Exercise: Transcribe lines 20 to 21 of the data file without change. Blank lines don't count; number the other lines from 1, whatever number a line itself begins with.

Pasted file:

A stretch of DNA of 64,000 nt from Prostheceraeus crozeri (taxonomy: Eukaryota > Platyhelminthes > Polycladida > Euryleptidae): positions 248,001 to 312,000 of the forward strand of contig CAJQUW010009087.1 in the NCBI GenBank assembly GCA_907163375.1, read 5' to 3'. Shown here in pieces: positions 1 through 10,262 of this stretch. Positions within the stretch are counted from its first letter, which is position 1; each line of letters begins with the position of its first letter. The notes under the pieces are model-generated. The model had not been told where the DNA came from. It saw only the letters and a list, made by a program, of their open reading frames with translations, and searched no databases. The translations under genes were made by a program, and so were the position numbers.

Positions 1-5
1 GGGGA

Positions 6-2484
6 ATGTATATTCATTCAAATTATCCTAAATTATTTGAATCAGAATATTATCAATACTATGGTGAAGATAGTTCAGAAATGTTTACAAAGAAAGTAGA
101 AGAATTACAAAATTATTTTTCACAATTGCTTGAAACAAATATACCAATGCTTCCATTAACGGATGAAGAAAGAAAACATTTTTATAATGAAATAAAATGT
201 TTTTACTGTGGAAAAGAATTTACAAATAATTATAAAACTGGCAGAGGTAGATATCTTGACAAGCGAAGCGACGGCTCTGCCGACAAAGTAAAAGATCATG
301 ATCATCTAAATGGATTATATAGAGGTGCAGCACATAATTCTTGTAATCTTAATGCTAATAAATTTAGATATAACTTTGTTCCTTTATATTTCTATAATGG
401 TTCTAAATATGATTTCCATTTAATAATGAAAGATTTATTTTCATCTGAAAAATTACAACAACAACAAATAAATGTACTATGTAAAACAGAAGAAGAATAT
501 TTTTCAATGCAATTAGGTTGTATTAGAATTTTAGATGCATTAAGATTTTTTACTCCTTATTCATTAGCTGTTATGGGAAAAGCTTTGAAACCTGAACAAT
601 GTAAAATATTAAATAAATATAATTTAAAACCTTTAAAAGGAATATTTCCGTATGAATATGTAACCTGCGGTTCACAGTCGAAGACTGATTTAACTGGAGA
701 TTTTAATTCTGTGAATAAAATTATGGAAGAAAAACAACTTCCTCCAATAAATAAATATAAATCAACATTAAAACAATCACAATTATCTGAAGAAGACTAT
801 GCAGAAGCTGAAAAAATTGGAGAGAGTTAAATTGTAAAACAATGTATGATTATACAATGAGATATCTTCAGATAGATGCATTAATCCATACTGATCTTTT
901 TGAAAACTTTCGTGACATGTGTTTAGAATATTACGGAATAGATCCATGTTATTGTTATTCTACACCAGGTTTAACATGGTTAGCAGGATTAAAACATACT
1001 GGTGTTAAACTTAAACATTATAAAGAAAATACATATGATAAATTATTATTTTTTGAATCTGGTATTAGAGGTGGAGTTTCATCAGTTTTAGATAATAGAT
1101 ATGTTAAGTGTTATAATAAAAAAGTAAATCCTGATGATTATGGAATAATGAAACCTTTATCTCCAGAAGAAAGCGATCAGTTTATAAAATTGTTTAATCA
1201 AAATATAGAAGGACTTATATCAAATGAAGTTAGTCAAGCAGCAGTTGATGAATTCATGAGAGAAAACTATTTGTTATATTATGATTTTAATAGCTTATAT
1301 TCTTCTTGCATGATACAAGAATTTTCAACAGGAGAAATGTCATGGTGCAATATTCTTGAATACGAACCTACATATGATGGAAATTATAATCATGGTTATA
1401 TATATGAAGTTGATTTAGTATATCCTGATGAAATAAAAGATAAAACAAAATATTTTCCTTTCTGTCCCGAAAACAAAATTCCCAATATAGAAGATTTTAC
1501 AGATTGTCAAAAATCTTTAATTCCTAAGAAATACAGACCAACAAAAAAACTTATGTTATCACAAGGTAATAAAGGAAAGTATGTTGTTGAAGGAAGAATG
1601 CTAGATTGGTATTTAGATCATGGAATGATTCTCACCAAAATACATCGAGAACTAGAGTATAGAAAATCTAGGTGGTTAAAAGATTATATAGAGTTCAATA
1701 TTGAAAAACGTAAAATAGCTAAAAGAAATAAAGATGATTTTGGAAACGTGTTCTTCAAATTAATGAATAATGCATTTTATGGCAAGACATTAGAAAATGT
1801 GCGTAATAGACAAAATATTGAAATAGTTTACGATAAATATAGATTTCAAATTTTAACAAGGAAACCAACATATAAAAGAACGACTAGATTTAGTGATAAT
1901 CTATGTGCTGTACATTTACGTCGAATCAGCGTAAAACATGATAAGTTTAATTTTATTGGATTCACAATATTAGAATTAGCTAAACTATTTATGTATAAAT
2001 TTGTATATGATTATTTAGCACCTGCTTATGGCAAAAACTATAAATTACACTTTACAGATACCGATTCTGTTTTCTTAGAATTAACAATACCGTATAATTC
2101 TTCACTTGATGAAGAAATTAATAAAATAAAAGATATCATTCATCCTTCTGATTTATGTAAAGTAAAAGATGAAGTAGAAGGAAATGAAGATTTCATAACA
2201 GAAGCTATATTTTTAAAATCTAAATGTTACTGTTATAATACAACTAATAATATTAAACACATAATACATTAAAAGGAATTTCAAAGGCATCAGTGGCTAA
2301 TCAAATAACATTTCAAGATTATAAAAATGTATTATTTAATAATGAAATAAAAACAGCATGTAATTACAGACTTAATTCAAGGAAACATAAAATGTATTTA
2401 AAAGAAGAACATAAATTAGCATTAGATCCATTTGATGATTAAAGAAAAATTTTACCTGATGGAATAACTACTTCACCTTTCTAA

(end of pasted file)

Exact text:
1501 AGATTGTCAAAAATCTTTAATTCCTAAGAAATACAGACCAACAAAAAAACTTATGTTATCACAAGGTAATAAAGGAAAGTATGTTGTTGAAGGAAGAATG
1601 CTAGATTGGTATTTAGATCATGGAATGATTCTCACCAAAATACATCGAGAACTAGAGTATAGAAAATCTAGGTGGTTAAAAGATTATATAGAGTTCAATA